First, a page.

This looks like a lot, and maybe it is in some ways but a lot of it doesn't "look like" learning in the traditional sense. There will be very little workbook pages, just enough to introduce a letter and see it repeated a few times. Most of it is purposely experiential with sneaking in learning through the back door of fun.
My bigger concern is having enough focused time for Matthew to work on his more academically rigorous studies, but thankfully he is flexible enough to take things in the car and work on them anywhere. He will be taking the science, horse and art classes with the girls too, so will be exposed to some new and cool opportunities in addition to workbooks for grammar and Saxon math, which by the way we are THRILLED with in terms of results and presentation. We hope to finish his building and materials physics study in the next week or two so he can focus solely on the science class the teacher will teach.
So now I have to firm up our game plan on paper...or at least on virtual paper through Google Documents which is what the school uses to track our hours and weekly progress. I need to figure out what order to teach language, phonics, reading in, and I need to stay focused on it all for 3 kids working at 3 different levels. Somehow it will work, I know that. We are so lucky to have friends stepping in to help, both with Matthew and the girls. It relieves a little of the pressure, it offers them a diversity of wonderful people to interact with whose skill level is far superior to mine, and it helps them develop new relationships with other supportive adults in their lives which is SO important, particularly at this age.
Now if I could only manage to get my ministry homework done, I'd be in great shape! I also am getting a bit desperate to figure out a solution to where to put all the homeschooling stuff and yet keep my home feeling like a home and not a classroom. I know, probably impossible. But there has to be a creative solution. We are talking about lots of options...some more expensive than others but would be more solid and permanent. It will not be a formal classroom though, we like the informality of learning all over the house!!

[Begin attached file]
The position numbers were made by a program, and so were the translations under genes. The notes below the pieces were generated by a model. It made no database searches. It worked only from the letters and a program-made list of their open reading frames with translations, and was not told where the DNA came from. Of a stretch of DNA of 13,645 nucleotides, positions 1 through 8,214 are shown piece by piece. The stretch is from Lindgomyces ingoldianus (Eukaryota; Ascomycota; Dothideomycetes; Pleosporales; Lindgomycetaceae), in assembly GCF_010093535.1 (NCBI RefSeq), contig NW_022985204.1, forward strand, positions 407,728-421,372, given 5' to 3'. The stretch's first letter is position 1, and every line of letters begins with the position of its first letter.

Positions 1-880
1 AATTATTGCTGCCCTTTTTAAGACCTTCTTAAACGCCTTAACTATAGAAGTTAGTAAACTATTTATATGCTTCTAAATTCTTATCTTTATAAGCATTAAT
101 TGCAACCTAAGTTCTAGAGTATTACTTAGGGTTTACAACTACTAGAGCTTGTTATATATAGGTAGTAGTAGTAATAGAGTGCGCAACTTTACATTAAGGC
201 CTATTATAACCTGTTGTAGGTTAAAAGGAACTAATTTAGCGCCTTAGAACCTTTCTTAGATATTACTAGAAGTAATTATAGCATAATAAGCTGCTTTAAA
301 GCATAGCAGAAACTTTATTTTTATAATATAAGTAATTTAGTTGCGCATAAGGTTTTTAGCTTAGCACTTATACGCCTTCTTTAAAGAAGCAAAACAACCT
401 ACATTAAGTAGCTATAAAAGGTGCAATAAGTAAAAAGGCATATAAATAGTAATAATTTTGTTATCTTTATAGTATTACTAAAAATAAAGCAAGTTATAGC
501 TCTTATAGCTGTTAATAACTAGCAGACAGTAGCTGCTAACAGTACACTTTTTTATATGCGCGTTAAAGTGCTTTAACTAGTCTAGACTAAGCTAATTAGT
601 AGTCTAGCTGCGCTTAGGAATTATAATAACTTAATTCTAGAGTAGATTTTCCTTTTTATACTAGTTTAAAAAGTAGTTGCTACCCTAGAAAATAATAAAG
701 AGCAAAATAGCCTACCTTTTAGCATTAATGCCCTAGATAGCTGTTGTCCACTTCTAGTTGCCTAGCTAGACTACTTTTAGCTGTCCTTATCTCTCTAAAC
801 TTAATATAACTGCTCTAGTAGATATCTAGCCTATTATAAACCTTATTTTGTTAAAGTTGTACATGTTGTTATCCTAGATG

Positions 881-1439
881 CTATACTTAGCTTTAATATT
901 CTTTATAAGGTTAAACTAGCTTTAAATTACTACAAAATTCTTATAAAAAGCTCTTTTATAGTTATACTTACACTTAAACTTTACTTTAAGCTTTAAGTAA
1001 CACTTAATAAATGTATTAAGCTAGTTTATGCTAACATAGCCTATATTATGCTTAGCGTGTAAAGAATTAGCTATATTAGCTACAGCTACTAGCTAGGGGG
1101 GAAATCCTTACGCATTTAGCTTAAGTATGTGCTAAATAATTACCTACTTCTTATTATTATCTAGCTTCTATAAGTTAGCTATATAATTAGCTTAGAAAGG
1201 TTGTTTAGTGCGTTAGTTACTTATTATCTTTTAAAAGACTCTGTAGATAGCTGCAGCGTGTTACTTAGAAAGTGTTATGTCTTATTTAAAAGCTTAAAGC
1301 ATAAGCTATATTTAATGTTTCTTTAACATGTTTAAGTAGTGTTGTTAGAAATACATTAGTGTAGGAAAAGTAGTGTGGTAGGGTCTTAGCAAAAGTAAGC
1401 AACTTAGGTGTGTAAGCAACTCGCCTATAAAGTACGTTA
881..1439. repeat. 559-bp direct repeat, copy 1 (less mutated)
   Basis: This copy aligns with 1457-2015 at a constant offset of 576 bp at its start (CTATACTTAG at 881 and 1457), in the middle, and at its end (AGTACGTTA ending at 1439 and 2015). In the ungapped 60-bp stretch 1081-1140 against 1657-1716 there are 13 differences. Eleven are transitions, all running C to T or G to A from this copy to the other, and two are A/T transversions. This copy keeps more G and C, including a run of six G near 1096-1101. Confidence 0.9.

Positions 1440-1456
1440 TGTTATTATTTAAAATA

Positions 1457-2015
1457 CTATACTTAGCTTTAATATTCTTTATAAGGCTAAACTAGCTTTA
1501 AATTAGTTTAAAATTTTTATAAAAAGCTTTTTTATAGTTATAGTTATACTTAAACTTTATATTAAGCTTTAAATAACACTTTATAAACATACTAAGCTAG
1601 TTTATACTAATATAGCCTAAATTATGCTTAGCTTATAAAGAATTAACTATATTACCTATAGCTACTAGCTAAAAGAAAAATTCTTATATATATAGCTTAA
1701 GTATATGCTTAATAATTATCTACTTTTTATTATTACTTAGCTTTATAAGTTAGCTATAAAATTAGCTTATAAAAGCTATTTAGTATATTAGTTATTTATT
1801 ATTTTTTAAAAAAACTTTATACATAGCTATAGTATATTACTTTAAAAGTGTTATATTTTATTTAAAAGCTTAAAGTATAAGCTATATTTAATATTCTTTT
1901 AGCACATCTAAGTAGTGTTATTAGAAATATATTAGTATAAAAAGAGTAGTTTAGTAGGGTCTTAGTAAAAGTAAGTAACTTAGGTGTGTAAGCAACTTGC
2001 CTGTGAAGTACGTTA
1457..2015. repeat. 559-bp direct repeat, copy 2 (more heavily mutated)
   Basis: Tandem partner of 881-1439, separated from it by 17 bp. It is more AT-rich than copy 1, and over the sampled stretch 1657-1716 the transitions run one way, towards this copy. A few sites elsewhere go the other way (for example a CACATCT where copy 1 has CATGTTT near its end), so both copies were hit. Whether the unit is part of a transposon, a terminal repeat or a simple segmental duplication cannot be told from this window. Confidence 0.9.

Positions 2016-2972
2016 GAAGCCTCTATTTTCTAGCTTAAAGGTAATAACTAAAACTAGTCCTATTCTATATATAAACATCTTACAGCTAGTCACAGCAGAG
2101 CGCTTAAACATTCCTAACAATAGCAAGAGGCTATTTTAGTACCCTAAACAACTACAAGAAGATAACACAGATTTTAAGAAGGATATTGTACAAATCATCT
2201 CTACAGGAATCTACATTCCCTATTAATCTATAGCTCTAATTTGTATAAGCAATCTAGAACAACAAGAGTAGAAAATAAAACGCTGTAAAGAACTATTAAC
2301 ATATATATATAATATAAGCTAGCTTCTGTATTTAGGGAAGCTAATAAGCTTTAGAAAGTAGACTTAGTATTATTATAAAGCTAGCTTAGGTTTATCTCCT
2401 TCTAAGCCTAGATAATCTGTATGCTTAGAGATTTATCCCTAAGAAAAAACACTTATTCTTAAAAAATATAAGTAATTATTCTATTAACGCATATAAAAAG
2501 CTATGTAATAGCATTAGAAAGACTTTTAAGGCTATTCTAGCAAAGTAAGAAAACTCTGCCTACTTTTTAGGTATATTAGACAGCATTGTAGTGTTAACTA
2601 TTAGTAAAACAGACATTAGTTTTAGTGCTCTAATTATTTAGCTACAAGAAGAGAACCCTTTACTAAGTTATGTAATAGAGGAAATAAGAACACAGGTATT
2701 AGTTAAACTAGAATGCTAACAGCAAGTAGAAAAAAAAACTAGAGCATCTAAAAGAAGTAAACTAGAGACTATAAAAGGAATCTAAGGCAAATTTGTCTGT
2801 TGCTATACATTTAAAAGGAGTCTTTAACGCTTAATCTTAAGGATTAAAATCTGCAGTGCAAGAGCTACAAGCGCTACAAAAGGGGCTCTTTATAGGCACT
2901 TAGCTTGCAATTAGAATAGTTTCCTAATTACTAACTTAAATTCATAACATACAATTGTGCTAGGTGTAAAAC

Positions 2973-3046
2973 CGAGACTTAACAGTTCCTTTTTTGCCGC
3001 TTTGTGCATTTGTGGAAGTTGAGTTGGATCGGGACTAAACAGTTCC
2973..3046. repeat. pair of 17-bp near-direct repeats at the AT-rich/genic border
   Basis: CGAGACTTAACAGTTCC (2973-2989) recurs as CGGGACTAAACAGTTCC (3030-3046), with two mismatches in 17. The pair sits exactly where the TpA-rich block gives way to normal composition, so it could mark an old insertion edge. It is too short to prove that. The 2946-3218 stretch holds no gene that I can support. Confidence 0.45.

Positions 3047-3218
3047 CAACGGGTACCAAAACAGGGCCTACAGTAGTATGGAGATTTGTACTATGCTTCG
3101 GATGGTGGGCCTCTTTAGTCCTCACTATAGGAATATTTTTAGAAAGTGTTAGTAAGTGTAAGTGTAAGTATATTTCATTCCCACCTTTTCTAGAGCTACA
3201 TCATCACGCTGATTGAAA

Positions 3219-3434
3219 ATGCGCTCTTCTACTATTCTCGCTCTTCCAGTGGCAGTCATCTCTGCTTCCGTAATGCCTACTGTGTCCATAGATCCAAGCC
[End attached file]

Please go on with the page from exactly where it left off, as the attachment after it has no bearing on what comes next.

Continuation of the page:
So there you have it, our current game plan. The girls seem much happier with the structure and were at loose ends horribly the first week we got home, so we felt it was important to hit the ground running as quickly as possible and create a routine they could count on. Coming from the over-scheduled, tightly structured environment of the orphanage, this gives them a sense of security so despite how hard it has been on me to jump in so soon after returning, in many ways it is the best for them.
I want to thank all of you for helping with your great suggestions and support. I culled a lot from your comments as I was doing the big picture thinking! We may find ourselves totally shifting gears after awhile, but at least we now have a starting point and I feel a little less like I am flailing around in the dark. Still need a well laid out plan for a systematic approach to building language/reading/writing skills but I am getting help in that area and I might feel much more confident soon.
Slowly but surely, we are getting there. It might look very different than what some would see as the ideal for the girls, but for us it looks like a pretty workable plan to start with, and modifications can be made along the way as needed.